MANAGEMENT & LEGAL IMPLICATIONS OF eCOMMERCE
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MANAGEMENT & LEGAL IMPLICATIONS OF eCOMMERCE
 Acceptance
 Final & Unqualified
 Communication of acceptance
 Postal Rule
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 Consideration
 What is it?
 Privity of Contract
 Value of consideration
 Past Consideration
 Part Payment of a debt
 Promise to perform an existing contract
 Certainty
 Courts will uphold a bargain if possible
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Terms of the Contract
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What are the Terms
 Terms can be
 Express
 In writing
 Oral
 Partly in writing and partly oral
 Implied
 By the Courts
 By legislation
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Express Terms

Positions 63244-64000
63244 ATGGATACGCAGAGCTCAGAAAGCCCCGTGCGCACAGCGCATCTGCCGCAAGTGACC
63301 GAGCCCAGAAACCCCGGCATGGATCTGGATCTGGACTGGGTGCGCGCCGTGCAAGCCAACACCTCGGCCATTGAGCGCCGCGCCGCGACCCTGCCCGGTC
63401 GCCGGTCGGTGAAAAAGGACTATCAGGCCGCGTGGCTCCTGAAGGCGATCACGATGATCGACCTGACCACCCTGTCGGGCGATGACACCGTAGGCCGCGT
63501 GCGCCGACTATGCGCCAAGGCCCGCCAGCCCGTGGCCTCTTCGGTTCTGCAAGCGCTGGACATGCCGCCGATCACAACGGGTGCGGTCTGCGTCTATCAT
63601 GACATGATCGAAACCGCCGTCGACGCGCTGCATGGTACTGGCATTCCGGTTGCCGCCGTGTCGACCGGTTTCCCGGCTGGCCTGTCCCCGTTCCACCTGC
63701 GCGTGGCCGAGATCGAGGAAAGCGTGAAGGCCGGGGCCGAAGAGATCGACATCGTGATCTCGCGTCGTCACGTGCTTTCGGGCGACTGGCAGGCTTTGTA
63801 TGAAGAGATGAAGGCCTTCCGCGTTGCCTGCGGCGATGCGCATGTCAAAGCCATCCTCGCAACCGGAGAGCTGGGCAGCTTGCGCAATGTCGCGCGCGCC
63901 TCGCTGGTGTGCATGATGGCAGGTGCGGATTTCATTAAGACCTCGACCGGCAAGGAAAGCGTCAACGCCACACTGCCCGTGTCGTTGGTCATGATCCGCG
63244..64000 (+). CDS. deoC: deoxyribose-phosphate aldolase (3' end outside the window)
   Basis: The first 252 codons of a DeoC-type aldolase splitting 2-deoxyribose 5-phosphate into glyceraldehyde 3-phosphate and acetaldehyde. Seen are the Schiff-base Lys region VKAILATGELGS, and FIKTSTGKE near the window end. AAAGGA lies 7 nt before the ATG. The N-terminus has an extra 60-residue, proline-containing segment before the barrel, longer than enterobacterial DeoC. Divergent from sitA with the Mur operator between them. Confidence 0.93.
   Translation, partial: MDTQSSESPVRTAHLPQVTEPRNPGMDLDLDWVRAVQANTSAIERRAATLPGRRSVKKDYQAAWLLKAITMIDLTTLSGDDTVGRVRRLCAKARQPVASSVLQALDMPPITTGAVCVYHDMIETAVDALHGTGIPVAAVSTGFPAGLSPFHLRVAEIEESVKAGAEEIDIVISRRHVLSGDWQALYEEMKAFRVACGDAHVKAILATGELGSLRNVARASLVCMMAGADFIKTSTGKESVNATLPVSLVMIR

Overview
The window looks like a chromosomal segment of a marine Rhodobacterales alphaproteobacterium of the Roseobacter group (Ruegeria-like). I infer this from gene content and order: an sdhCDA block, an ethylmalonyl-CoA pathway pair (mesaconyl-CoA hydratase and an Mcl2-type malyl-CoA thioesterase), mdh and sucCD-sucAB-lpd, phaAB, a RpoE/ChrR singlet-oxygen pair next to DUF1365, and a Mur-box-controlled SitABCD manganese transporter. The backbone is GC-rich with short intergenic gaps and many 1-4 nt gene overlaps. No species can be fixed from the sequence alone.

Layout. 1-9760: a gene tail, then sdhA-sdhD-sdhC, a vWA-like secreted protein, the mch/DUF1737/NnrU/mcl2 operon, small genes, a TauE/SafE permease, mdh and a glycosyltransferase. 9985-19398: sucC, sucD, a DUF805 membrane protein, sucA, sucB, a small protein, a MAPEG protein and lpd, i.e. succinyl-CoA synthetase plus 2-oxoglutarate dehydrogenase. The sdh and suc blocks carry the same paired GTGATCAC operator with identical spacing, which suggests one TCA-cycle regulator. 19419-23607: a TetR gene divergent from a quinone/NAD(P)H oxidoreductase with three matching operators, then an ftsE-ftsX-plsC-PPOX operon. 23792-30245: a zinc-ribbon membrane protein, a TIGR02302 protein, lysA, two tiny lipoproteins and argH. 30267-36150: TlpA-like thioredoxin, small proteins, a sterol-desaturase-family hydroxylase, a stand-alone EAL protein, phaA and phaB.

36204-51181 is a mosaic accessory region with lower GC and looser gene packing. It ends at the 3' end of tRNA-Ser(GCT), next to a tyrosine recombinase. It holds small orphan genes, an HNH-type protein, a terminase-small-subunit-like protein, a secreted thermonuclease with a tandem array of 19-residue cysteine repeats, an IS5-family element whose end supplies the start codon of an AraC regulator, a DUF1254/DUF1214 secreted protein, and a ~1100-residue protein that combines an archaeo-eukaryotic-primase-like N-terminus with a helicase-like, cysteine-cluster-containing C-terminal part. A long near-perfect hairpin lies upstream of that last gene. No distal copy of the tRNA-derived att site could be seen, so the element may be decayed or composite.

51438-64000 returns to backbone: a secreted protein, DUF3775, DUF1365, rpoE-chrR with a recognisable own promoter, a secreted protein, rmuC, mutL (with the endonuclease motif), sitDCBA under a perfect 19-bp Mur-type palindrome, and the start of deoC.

 The terms of the contract are ascertained by
examining the evidence
 Not all pre-contractual statements become
terms of the contract
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Express Terms (cont.)
 Meaning of the terms may not be clear
 Where the parties have used language that is
incapable of any precise meaning the
contract may be void for uncertainty
 It is not the role of the Court to make a
bargain for people
 However, the Courts are reluctant to destroy
a bargain
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Pre-Contract Representations
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An oral statement can be a term
Only promissory statements become terms
All other statements are mere representations
A statement does not have to be in the form of a
promise to be promissory
 Remedies